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Review ARTICLE

Front. Psychol., 12 February 2016 | https://doi.org/10.3389/fpsyg.2016.00080

Socio-Emotional Development Following Very Preterm Birth: Pathways to Psychopathology

  • 1Department of Perinatal Imaging and Health, Centre for the Developing Brain, St. Thomas' Hospital, King's College London, London, UK
  • 2Department of Psychosis Studies, Institute of Psychiatry, Psychology and Neuroscience, King's College London, London, UK

Very preterm birth (VPT; < 32 weeks of gestation) has been associated with an increased risk to develop cognitive and socio-emotional problems, as well as with increased vulnerability to psychiatric disorder, both with childhood and adult onset. Socio-emotional impairments that have been described in VPT individuals include diminished social competence and self-esteem, emotional dysregulation, shyness and timidity. However, the etiology of socio-emotional problems in VPT samples and their underlying mechanisms are far from understood. To date, research has focused on the investigation of both biological and environmental risk factors associated with socio-emotional problems, including structural and functional alterations in brain areas involved in processing emotions and social stimuli, perinatal stress and pain and parenting strategies. Considering the complex interplay of the aforementioned variables, the review attempts to elucidate the mechanisms underlying the association between very preterm birth, socio-emotional vulnerability and psychopathology. After a comprehensive overview of the socio-emotional impairments associated with VPT birth, three main models of socio-emotional development are presented and discussed. These focus on biological vulnerability, early life adversities and parenting, respectively. To conclude, a developmental framework is used to consider different pathways linking VPT birth to psychopathology, taking into account the interaction between medical, biological, and psychosocial factors.

Introduction

Very preterm birth (VPT; < 32 weeks of gestation) is common and represents up to 13% of all births (Goldenberg et al., 2008). In the last decades, significant improvements in the management of high risk pregnancies has led to higher survival of babies born very preterm (Fanaroff et al., 2003). However, such improved survival has been associated with an increase in prevalence of neonatal problems and long-term morbidity, as very preterm infants are at greater risk of brain damage and consequent neurological disorders, neuropsychological, and behavioral impairments in childhood and later in life (Delobel-Ayoub et al., 2009; Nosarti et al., 2012; Arpi and Ferrari, 2013; Ball et al., 2013; Anderson, 2014).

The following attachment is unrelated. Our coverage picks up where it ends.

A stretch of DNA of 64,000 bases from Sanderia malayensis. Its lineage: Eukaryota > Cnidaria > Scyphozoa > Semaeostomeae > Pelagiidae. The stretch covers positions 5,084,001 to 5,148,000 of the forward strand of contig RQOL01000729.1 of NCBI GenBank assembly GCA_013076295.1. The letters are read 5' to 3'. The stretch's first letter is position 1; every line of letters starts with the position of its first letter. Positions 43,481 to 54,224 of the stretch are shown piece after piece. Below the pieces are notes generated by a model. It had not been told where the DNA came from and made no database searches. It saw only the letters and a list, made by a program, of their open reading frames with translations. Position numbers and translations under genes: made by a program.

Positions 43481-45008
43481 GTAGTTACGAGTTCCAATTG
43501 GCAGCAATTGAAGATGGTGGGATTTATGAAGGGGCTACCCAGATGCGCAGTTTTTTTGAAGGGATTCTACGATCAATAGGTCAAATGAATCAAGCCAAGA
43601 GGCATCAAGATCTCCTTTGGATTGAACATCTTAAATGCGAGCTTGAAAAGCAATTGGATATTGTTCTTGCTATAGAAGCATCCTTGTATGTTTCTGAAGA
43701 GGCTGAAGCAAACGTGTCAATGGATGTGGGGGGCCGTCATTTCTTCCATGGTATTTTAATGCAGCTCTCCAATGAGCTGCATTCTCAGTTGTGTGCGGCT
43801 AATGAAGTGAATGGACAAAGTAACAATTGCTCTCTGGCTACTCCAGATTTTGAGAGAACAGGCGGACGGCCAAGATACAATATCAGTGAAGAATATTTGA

Approximately 5–15% of VPT children experience motor and sensory deficits, such as cerebral palsy, vision, and hearing problems (Wood et al., 2005; Woodward et al., 2006) and more than 50% of children born extremely preterm (≤ 26 gestational weeks) experience academic difficulties (Johnson et al., 2009), with lower scores in reading, spelling, and arithmetic (Aarnoudse-Moens et al., 2009; Hutchinson et al., 2013). Together with these impairments, behavioral problems are reported in about 25% of VPT children, which can be summarized into a fairly consistent behavioral phenotype, characterized by inattention, anxiety, socio-emotional, and internalizing problems (Johnson and Marlow, 2011; Arpi and Ferrari, 2013). Such behavioral phenotype manifests in increased rates of subclinical symptomatology that, at the furthest end of the distribution, meet clinical criteria (Elgen et al., 2002; Johnson and Marlow, 2011). VPT children are thus at higher risk than controls of developing psychiatric disorders, including attention deficit and hyperactivity disorder (ADHD), autism spectrum disorder (ASD), anxiety and depression (Johnson and Marlow, 2011; Treyvaud et al., 2013) while VPT adults show a significant increase in the prevalence of ADHD (Halmøy et al., 2012), ASD (Moster et al., 2009), non-affective psychosis (Nosarti et al., 2012), depression, anxiety (Walshe et al., 2008), eating disorder (Micali et al., 2015), and bipolar affective disorder (Abel et al., 2010; Nosarti et al., 2012).

Early life deficits in socio-emotional processing have been studied as antecedents of later subclinical behavioral and psychiatric problems (e.g., Briggs-Gowan and Carter, 2008). Furthermore, research has suggested that social functioning plays a clinically relevant role in predicting the course and outcomes of several psychiatric disorders (Cannon et al., 1997; Van Os et al., 2010). Animal and human studies have put forward the hypothesis that social defeat and social exclusion, defined here collectively as the “negative experience of being excluded from the majority group” (Selten et al., 2013), as well as chronic psychosocial stress, may act as risk factors for psychiatric disorders. This hypothesis is based on the observation that individuals described as having atypical social development, poor social competence and high social anxiety are at greater risk of developing psychopathology than typically developing individuals, both in childhood and in adult life (Cannon et al., 1997; Selten and Cantor-Graae, 2005; Van Os et al., 2010; Van Os, 2013).